• Francis Bacon
      There is no greater wisdom than well to time the beginnings and onsets of things.
  3. Lua error: not enough memory To keep or beat time; to proceed or move in time.
    • Whittier
      With oar strokes timing to their song.
  4. Lua error: not enough memory To pass time; to delay.
  5. To regulate as to time; to accompany, or agree with, in time of movement.
    • Addison
      Who overlooked the oars, and timed the stroke.
    • Shakespeare
      He was a thing of blood, whose every motion / Was timed with dying cries.
  6. To measure, as in music or harmony.

Synonyms[edit]

  • Lua error: not enough memory Lua error: not enough memory
  • Lua error: not enough memory Lua error: not enough memory

Derived terms[edit]

Lua error: not enough memory

Translations[edit]

The translations below need to be checked and inserted above into the appropriate translation tables, removing any numbers. Numbers do not necessarily match those in definitions. See instructions at Wiktionary:Entry layout#Translations.

Interjection[edit]

Lua error: not enough memory

  1. Lua error: not enough memory Lua error: not enough memory

See also[edit]

  • Lua error: not enough memory
  • Lua error: not enough memory
  • Lua error: not enough memory
  • Lua error: not enough memory

References[edit]

  • Lua error: not enough memory

Further reading[edit]

Anagrams[edit]

  • Lua error: not enough memory

Danish[edit]

Etymology[edit]

From Lua error: not enough memory, from Lua error: not enough memory, from Lua error: not enough memory, from Lua error: not enough memory.

Noun[edit]

Lua error: not enough memory

  1. hour
  2. lesson, class

Verb[edit]

Lua error: not enough memory

  1. time

Esperanto[edit]

Etymology[edit]

Lua error: not enough memory

Adverb[edit]

Lua error: not enough memory

  1. fearfully

Latin[edit]

Verb[edit]

Lua error: not enough memory

  1. Lua error: not enough memory

References[edit]

  • Lua error: not enough memoryHarry Thurston Peck, editor (1898) Lua error: not enough memory, New York: Harper & Brothers

Middle English[edit]

Etymology 1[edit]

From Lua error: not enough memory.

Noun[edit]

Lua error: not enough memory

  1. Lua error: not enough memory

Etymology 2[edit]

From Lua error: not enough memory.

Noun[edit]

Lua error: not enough memory

  1. Lua error: not enough memory

Norwegian Bokmål[edit]

Lua error: not enough memory

Etymology[edit]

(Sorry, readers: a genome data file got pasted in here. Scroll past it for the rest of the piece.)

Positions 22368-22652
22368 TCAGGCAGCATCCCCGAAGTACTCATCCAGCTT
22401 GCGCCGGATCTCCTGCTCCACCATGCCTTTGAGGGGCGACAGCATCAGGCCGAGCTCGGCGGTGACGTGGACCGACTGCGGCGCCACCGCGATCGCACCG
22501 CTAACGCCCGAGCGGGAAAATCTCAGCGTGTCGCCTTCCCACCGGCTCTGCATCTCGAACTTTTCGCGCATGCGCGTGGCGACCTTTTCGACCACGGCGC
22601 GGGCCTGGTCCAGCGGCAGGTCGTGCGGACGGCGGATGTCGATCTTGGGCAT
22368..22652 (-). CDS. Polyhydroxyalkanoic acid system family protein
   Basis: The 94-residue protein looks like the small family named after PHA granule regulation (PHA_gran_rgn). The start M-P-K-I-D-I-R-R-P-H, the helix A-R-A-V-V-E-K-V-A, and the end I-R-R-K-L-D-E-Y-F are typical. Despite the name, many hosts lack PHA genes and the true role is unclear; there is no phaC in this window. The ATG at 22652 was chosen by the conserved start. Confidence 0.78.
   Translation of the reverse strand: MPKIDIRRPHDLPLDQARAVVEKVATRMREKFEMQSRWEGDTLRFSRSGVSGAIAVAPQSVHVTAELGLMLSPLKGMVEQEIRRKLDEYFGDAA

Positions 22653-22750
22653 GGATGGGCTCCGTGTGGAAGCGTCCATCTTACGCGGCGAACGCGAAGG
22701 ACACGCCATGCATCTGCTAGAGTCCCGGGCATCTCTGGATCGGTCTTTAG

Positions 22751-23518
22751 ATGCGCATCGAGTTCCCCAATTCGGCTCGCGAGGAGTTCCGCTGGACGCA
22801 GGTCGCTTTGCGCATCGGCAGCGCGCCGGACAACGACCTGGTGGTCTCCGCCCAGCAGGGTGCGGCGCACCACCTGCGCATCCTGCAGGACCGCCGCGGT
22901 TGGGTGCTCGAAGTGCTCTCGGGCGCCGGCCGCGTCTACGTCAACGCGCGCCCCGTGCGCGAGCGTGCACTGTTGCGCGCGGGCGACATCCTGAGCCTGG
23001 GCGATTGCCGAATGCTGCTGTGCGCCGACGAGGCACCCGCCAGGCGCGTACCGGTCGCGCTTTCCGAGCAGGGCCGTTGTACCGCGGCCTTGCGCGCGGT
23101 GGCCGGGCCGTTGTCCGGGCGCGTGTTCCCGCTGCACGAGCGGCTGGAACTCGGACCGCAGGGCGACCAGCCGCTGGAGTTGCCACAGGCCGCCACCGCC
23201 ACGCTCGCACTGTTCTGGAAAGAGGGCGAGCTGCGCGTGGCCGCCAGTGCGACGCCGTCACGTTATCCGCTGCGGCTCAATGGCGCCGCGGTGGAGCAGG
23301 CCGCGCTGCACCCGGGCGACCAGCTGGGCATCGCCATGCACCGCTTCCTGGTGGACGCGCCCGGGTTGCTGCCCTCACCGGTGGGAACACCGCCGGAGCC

From Lua error: not enough memory, from Lua error: not enough memory, from Lua error: not enough memory, from Lua error: not enough memory.

Noun[edit]

Lua error: not enough memory

  1. an hour
  2. a lesson, class

Derived terms[edit]

Lua error: not enough memory

References[edit]

  • Lua error: not enough memory

Norwegian Nynorsk[edit]

Lua error: not enough memory

Etymology[edit]

From Lua error: not enough memory, from Lua error: not enough memory, from Lua error: not enough memory, from Lua error: not enough memory. Akin to Lua error: not enough memory.

Pronunciation[edit]

  • Lua error: not enough memory

Noun[edit]

Lua error: not enough memory

  1. an hour
  2. a lesson, class
  3. Lua error: not enough memory, Lua error: not enough memory (mainly poetic)
    • 1945, Jakob Sande, "Da Daniel drog":
      No er timen komen, Daniel!
      Now the time has come, Daniel!

Derived terms[edit]

  • Lua error: not enough memory
  • Lua error: not enough memory
  • Lua error: not enough memory
  • Lua error: not enough memory

References[edit]

  • Lua error: not enough memory

Old Swedish[edit]

Etymology[edit]

From Lua error: not enough memory, from Lua error: not enough memory.

Noun[edit]

Lua error: not enough memory

  1. time
  2. hour
  3. occasion

Declension[edit]

Lua error: not enough memory

Descendants[edit]

  • Swedish: Lua error: not enough memory

Portuguese[edit]

Etymology[edit]

Borrowed from Lua error: not enough memory, from Lua error: not enough memory, from Lua error: not enough memory, from Lua error: not enough memory, from Lua error: not enough memory, Lua error: not enough memory, Lua error: not enough memory, Lua error: not enough memory, from Lua error: not enough memory.

Pronunciation[edit]

  • Lua error: not enough memory Lua error: not enough memory
  • Lua error: not enough memory Lua error: not enough memory
  • Lua error: not enough memory

Noun[edit]

Lua error: not enough memory

  1. Lua error: not enough memory a team
  2. Lua error: not enough memory sexual orientation

Synonyms[edit]

  • Lua error: not enough memory Lua error: not enough memory / Lua error: not enough memory Lua error: not enough memory

Scots[edit]

Noun[edit]

Lua error: not enough memory

  1. Lua error: not enough memory

Spanish[edit]

Verb[edit]

Lua error: not enough memory

  1. First-person singular (Lua error: not enough memory) present subjunctive form of Lua error: not enough memory.
  2. Formal second-person singular (Lua error: not enough memory) present subjunctive form of Lua error: not enough memory.
  3. Third-person singular (Lua error: not enough memory, Lua error: not enough memory, also used with Lua error: not enough memory?) present subjunctive form of Lua error: not enough memory.